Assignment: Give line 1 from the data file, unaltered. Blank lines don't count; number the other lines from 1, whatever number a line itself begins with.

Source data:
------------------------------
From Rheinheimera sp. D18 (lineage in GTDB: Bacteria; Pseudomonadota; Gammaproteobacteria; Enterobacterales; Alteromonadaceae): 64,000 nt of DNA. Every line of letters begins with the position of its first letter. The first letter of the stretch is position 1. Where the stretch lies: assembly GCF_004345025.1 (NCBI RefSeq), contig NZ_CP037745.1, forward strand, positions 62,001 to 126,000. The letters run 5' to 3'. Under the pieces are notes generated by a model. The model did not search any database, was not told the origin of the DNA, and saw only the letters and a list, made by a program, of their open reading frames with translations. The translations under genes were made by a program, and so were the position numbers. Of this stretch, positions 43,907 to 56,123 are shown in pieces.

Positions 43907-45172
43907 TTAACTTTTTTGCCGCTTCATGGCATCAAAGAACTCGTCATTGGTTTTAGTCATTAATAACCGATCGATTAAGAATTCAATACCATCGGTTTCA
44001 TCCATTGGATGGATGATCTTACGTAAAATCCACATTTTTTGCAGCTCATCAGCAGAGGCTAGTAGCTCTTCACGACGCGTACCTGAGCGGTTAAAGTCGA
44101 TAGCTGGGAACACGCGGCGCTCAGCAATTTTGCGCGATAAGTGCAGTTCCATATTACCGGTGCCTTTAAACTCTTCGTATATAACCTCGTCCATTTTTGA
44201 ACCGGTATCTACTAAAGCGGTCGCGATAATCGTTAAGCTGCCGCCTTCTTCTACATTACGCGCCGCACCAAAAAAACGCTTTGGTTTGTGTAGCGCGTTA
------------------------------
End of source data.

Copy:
From Rheinheimera sp. D18 (lineage in GTDB: Bacteria; Pseudomonadota; Gammaproteobacteria; Enterobacterales; Alteromonadaceae): 64,000 nt of DNA. Every line of letters begins with the position of its first letter. The first letter of the stretch is position 1. Where the stretch lies: assembly GCF_004345025.1 (NCBI RefSeq), contig NZ_CP037745.1, forward strand, positions 62,001 to 126,000. The letters run 5' to 3'. Under the pieces are notes generated by a model. The model did not search any database, was not told the origin of the DNA, and saw only the letters and a list, made by a program, of their open reading frames with translations. The translations under genes were made by a program, and so were the position numbers. Of this stretch, positions 43,907 to 56,123 are shown in pieces.